Relationships are connections with people, things and events that affect our thoughts, feelings and behaviour. They are based on trust, respect and understanding. Examples of relationships are friendships, parent-child relationships, romantic relationships, work relationships and therapeutic relationships (such as that between a patient and a psychotherapist).
The goal of a relationship is to provide companionship, intimacy, mutual understanding, support, and love. Intimacy can be physical, such as kissing and cuddling, or emotional. It can also be intellectual, such as talking and learning together. Regardless of the type of intimacy, it is essential to a healthy relationship.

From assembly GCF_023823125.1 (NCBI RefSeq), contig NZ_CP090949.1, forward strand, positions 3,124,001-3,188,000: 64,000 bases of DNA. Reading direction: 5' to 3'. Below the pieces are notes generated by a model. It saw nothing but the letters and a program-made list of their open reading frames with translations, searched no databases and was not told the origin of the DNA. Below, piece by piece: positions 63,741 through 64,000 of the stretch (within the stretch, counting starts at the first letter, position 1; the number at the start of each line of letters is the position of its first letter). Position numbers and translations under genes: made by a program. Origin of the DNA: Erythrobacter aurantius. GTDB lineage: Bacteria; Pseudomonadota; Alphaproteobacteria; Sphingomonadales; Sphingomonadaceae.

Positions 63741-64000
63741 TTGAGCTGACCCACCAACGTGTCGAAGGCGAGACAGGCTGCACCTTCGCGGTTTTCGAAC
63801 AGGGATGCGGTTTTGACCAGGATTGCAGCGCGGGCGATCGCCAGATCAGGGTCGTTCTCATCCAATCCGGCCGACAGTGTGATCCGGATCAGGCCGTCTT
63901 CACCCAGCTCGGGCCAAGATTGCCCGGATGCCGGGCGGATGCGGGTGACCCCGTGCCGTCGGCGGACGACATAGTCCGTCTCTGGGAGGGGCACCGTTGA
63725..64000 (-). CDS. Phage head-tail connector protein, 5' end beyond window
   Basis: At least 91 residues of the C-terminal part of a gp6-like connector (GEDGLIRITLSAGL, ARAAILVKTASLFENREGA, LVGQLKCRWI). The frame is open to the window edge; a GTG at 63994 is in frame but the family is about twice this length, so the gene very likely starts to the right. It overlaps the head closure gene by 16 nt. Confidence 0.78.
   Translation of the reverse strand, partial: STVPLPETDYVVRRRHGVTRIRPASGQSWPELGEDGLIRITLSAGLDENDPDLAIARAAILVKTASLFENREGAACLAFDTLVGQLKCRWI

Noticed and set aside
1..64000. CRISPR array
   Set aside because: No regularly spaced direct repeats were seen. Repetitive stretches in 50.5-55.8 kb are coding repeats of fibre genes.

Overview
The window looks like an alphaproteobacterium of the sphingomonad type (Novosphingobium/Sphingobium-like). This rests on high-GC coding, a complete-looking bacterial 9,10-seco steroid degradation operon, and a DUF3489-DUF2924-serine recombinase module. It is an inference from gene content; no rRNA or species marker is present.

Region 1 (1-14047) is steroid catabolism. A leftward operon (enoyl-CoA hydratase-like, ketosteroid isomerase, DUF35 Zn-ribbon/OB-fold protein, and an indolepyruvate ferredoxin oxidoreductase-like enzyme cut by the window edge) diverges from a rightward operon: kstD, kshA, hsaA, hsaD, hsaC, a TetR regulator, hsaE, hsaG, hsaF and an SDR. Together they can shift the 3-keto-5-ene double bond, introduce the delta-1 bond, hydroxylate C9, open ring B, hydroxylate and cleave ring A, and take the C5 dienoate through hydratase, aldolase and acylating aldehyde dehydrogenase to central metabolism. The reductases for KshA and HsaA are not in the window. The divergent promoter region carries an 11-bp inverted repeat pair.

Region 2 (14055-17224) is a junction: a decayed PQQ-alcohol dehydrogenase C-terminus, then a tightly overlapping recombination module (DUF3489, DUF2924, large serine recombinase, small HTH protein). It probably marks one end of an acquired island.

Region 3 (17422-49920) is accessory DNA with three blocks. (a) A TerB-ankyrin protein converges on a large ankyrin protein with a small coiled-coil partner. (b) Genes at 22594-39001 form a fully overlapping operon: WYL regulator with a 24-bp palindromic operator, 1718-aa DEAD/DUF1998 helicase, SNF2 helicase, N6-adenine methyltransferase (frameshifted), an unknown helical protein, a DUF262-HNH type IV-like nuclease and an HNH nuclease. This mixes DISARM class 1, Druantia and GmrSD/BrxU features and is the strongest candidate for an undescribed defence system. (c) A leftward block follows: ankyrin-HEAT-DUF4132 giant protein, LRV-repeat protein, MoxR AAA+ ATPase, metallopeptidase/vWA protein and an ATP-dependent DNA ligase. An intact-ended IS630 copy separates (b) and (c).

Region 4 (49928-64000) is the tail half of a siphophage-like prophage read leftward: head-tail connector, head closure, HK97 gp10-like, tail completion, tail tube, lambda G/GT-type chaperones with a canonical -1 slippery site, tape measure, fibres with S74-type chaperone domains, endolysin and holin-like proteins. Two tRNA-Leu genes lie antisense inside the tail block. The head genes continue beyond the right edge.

Having positive relationships can improve our mental health and wellbeing, increase self-esteem, and allow us to take greater risks. They can also help us achieve our goals and dreams. For example, research shows that people with strong social connections are more resilient to stress and are healthier than those who do not have such connections.
The best way to make a relationship work is by maintaining some excitement and appreciation, improving communication, and finding ways to spend time together such as going on dates or sharing hobbies. It is also important to be able to rely on your partner in times of need. They can offer a sympathetic ear, encourage you to seek professional help and offer a different perspective on situations. In addition, they can offer emotional and financial support. They can help you cope with life’s ups and downs, provide stability, and make you feel safe.